Over the years, Wagner received prescriptions for 20,000 pills. Wagner did not have a doctor/patient relationship with either doctor. Wagner viewed the drugs as payment for extra services he provided for the clinic, such as working overtime. Wagner also allegedly sold prescription tablets to a former registered nurse, Karen Kane who also received several bottles of the same drug.

Photobucket WASHINGTON D.C. – Health care fraud task forces are turning their attention to the executive level of health care enterprises. In an effort to crackdown on those who would perpetrate health care fraud, investigators have begun aiming their efforts at the owners and operators of drug companies, medical device manufacturers, nursing home chains and any health care business involved with Medicare and Medicaid. Senior executives could find themselves facing criminal charges even if they had no knowledge of their company’s activities, but were in a position to stop it.

Prosecutors have become fed up with repeated violations, which cost taxpayers more than $60 billion per year and have decided to use enforcement tools that have long been in place, but simply not used. A simple writing of a check to repay the federal funds and a promise not to repeat the offense have been used too often, so now corporate executives must pay closer attention to how their company is billing Medicare and Medicaid lest they find themselves in hot water with the feds.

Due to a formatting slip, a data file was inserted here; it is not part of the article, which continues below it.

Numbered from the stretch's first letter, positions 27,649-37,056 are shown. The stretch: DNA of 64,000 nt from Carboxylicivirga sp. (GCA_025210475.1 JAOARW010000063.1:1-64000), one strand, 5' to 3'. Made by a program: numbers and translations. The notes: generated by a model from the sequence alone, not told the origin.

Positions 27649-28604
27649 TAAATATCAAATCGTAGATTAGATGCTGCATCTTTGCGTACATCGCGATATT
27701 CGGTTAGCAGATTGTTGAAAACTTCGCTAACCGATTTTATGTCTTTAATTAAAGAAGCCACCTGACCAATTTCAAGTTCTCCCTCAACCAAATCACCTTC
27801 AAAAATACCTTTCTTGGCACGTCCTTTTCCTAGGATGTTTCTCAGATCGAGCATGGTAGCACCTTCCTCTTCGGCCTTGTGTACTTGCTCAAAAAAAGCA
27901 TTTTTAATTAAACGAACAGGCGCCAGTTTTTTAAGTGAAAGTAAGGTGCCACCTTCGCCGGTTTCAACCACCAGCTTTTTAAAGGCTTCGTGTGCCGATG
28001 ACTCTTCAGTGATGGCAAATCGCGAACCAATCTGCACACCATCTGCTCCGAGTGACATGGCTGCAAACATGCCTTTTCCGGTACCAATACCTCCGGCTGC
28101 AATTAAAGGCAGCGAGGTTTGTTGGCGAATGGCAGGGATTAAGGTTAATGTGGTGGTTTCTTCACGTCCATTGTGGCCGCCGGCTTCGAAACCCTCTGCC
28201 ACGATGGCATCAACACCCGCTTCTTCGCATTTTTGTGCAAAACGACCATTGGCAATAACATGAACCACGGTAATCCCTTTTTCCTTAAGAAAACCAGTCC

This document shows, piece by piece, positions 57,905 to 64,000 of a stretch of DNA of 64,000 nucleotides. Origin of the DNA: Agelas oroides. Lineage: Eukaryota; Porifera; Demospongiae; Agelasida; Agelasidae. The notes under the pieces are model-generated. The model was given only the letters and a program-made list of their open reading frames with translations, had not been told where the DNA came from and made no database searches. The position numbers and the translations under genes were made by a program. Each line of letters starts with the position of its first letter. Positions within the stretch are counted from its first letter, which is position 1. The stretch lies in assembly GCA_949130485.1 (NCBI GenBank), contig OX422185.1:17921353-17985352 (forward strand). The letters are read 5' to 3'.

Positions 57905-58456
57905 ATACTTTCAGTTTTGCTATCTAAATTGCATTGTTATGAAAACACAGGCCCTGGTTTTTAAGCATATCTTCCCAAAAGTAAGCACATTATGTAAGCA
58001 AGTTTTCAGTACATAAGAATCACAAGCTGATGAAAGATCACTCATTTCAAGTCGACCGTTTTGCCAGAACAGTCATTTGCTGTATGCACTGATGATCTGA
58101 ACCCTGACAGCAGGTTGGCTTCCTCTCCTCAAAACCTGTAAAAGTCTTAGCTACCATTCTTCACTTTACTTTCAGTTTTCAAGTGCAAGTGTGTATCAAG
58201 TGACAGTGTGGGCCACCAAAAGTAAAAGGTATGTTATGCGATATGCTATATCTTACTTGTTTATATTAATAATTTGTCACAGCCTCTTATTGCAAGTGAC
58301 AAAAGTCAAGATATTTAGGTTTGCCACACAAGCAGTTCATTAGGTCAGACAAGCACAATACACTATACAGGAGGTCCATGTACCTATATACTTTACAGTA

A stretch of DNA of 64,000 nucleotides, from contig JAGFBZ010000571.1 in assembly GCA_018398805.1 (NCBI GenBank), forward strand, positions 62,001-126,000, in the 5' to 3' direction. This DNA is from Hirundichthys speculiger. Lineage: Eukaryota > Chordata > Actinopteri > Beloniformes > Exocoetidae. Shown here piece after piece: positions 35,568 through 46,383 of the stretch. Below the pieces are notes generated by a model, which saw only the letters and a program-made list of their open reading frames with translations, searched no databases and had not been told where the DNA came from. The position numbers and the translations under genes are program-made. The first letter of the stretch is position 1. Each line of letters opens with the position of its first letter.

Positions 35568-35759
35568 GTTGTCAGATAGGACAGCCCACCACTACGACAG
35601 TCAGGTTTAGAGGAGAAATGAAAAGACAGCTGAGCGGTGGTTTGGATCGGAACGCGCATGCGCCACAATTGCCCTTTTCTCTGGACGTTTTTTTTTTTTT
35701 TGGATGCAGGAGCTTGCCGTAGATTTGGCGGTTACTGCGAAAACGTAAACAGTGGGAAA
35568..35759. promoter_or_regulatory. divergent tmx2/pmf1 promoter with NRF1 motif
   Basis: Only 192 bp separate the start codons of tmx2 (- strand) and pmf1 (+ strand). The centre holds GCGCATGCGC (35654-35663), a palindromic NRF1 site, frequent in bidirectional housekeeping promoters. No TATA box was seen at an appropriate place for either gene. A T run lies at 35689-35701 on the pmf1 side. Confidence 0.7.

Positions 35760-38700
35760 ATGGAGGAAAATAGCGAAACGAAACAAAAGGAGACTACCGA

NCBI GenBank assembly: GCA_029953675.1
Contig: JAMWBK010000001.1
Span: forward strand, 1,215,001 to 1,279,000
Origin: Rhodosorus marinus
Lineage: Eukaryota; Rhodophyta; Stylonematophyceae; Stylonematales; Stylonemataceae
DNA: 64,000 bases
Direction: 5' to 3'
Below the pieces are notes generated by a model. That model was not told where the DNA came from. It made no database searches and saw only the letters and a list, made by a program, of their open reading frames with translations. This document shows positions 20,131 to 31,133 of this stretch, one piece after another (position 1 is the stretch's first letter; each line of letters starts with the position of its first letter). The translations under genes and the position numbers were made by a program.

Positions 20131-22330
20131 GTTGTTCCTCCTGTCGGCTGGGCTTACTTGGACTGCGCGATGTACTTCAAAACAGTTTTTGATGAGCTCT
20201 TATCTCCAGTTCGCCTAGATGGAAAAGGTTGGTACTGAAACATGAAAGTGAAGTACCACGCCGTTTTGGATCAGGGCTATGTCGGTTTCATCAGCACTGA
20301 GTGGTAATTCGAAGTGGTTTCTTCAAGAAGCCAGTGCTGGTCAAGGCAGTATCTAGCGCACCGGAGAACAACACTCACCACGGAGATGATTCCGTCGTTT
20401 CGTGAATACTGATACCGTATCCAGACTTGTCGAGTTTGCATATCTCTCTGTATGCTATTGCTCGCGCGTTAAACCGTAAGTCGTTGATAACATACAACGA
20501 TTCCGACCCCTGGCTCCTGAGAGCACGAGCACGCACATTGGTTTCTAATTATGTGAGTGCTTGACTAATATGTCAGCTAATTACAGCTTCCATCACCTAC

The crackdown may result in a company’s ban from participating in Medicare and Medicaid reimbursements, but the power to ban lies solely with the inspector general, not a judge. The FDA has also begun using the “Park Doctrine” which allows prosecutors to bring criminal charges against executives. Any corporate officer in the chain of command could charged with a criminal misdemeanor if found to have the ability within their power to prevent the fraud.